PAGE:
White dwarfs too close to the edge
Unusual supernovae may reveal intermediate-mass black holes in globular clusters.
February 5, 2008
Provided by the University of California, Santa Cruz
February 5, 2008
This series of images shows the interaction of a white dwarf star with a black hole. As it passes the black hole, the white dwarf becomes strongly compressed and heated (top left), triggering an explosion. Most of the stellar mass is ejected into space (the "bubble" in the upper right part of the debris in the top right image), while the rest (the cusp-like part of the image) falls toward the black hole. While the ejected matter expands rapidly, the infalling matter builds a violent, thick accretion disk around the black hole.
Photo by UCSC
A strange and violent fate awaits a white dwarf star that wanders too close to a moderately massive black hole. According to a new study, the black hole's gravitational pull on the white dwarf would cause tidal forces sufficient to disrupt the stellar remnant and reignite nuclear burning in it, giving rise to a supernova explosion with an unusual appearance. Observations of such supernovae could confirm the existence of intermediate-mass black holes, currently the subject of much debate among astronomers.
"Our supercomputer simulations show a peculiar supernova that would be a unique signature of an intermediate-mass black hole," says Enrico Ramirez-Ruiz, assistant professor of astronomy and astrophysics at the University of California, Santa Cruz.
Ramirez-Ruiz and his collaborators used detailed computer simulations to follow the entire process of tidal disruption of a white dwarf by a black hole. Their simulations included gas dynamics, gravity, and nuclear physics, requiring weeks of computer time to simulate events that would take place in a fraction of a second.
"Every star that is not too massive ends up as a white dwarf, so they are very common. We were interested in whether tidal disruption can bring this stellar corpse to life again," says Stephen Rosswog, the first author of the paper.
A white dwarf can explode as a type Ia supernova if it accumulates enough mass by siphoning matter away from a companion star. When it reaches a critical mass (about 1.4 times the mass of the Sun), the white dwarf collapses and explodes. Astronomers use these type Ia supernovae as standard candles for cosmic distance measurements because their brightness evolves over time in a predictable manner.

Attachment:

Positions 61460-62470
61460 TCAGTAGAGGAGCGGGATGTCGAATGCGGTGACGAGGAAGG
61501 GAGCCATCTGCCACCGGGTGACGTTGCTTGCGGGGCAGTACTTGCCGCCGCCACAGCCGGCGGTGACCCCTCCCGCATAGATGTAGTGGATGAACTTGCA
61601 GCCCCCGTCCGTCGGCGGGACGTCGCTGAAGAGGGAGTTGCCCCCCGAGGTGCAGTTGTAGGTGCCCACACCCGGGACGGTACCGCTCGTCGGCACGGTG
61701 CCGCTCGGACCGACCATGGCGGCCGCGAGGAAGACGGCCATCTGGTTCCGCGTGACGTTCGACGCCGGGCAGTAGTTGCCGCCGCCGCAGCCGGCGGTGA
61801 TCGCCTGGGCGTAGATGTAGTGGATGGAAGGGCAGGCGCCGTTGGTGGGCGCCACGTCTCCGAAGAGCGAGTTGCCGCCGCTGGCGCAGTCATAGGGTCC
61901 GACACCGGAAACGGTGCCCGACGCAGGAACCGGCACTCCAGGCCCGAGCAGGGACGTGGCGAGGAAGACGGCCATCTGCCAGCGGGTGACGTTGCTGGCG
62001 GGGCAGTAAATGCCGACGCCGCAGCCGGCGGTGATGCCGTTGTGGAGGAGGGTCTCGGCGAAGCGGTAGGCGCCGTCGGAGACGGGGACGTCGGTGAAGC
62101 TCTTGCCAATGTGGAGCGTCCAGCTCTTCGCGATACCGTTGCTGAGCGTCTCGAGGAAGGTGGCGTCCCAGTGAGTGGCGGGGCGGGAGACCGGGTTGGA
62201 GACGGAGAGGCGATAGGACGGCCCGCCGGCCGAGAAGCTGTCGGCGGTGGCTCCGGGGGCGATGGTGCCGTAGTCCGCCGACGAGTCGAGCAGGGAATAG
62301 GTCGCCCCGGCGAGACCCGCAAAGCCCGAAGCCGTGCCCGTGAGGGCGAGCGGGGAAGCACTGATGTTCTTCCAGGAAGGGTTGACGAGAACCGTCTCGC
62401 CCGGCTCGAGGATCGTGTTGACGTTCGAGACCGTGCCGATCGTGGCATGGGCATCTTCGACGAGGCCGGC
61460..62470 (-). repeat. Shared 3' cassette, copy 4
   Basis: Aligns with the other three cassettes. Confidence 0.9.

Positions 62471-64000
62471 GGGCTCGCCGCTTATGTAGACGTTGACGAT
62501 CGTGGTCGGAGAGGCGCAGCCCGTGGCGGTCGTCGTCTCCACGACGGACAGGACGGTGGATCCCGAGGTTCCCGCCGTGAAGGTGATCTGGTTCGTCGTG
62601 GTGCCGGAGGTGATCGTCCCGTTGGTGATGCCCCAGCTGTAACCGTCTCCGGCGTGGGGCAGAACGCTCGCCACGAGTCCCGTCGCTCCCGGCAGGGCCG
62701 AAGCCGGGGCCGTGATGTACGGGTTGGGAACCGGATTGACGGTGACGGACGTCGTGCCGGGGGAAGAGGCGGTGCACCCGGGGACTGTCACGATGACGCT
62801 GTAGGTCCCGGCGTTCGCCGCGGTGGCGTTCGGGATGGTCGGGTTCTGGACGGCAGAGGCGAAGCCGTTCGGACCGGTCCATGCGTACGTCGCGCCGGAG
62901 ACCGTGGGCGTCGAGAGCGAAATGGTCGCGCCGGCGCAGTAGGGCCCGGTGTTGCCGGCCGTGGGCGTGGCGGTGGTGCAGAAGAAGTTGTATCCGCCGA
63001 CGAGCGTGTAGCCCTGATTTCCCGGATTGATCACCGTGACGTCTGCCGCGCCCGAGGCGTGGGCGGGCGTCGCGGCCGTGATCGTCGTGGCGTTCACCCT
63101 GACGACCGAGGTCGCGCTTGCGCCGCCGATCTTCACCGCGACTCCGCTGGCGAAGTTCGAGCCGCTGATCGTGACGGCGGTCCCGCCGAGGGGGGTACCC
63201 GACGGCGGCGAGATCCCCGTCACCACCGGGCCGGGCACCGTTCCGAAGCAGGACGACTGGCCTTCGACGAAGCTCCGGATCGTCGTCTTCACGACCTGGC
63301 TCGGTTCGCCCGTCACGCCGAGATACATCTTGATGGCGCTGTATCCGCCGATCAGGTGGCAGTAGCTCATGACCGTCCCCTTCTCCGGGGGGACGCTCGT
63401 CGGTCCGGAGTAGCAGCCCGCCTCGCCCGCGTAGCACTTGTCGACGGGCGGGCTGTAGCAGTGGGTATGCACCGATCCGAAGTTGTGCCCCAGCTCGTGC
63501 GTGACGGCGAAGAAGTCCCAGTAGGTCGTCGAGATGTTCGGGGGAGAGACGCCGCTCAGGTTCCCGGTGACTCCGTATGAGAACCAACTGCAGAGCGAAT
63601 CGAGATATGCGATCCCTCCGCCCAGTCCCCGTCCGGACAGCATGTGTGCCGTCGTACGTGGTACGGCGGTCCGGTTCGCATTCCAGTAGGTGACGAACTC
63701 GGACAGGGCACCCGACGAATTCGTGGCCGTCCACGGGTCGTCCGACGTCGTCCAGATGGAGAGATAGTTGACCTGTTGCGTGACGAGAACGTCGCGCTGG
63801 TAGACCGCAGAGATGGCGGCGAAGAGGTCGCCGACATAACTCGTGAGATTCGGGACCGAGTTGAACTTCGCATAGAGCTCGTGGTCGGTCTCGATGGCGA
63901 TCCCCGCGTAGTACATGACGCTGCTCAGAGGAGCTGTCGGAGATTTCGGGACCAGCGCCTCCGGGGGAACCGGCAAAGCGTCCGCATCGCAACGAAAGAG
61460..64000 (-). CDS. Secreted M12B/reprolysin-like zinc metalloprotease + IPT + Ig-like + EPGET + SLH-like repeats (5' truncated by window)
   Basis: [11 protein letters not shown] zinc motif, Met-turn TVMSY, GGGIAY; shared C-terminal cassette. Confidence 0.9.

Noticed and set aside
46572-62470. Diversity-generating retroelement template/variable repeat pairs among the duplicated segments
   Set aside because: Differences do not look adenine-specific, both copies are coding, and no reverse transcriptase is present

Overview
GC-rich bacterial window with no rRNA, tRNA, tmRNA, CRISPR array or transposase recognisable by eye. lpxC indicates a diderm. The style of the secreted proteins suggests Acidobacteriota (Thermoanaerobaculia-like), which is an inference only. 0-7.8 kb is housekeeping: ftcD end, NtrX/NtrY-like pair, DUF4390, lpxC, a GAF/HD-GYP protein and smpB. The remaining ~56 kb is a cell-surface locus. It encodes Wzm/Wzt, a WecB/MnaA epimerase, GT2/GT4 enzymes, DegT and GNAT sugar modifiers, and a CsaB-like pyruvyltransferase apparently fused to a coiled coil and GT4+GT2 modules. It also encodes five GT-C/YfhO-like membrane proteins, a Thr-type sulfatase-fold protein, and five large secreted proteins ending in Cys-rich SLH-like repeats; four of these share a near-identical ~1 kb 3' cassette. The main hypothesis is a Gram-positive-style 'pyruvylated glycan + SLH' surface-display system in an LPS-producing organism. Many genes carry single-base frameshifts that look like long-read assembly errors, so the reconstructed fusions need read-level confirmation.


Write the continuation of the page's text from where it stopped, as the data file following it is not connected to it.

The new paper describes a distinctly different mechanism for igniting a white dwarf, in which tidal disruption by a black hole causes drastic compression of the stellar material. The white dwarf is flattened into a pancake shape aligned in the plane of its orbit around the black hole. As each section of the star is squeezed through a point of maximum compression, the extreme pressure causes a sharp increase in temperatures, which triggers explosive burning.
The explosion ejects more than half of the debris from the disrupted star, while the rest of the stellar material falls into the black hole. The infalling material forms a luminous accretion disk that emits X-rays and should be detectable by the Chandra X-ray Observatory, the researchers say.
"This is a new mechanism for ignition of a white dwarf that results in a very different type of supernova than the standard type Ia, and it is followed by an X-ray source," Ramirez-Ruiz says.
He estimated that this type of event would occur about 100 times less frequently than the standard type Ia supernovae, but should be detectable by future surveys designed to observe large numbers of supernovae. The Large Synoptic Survey Telescope (LSST), planned for completion in 2013, is expected to discover hundreds of thousands of type Ia supernovae per year.
"These exotic creatures will start showing up in the data from the LSST," Ramirez-Ruiz says. "We want to predict the light curves so we can look for them in the survey data."
The mechanism described in the paper requires a black hole that is neither too small nor too big. Such intermediate-mass black holes (500 to 1,000 times the mass of the Sun) may reside in some globular star clusters, but there is much less evidence for their existence than there is for the relatively small stellar black holes (tens of times the mass of the Sun) or for supermassive black holes (a few million times the mass of the Sun), found at the centers of galaxies.
The new paper describes in detail the disruption of a white dwarf with two-tenths the mass of the Sun by a black hole 1,000 times the mass of the Sun. The researchers also found that they can vary the mass of the white dwarf and still get the same outcome--tidal disruption and ignition of the white dwarf.
"We can ignite the whole mass range of white dwarfs if they get close enough to the black hole," Rosswog says.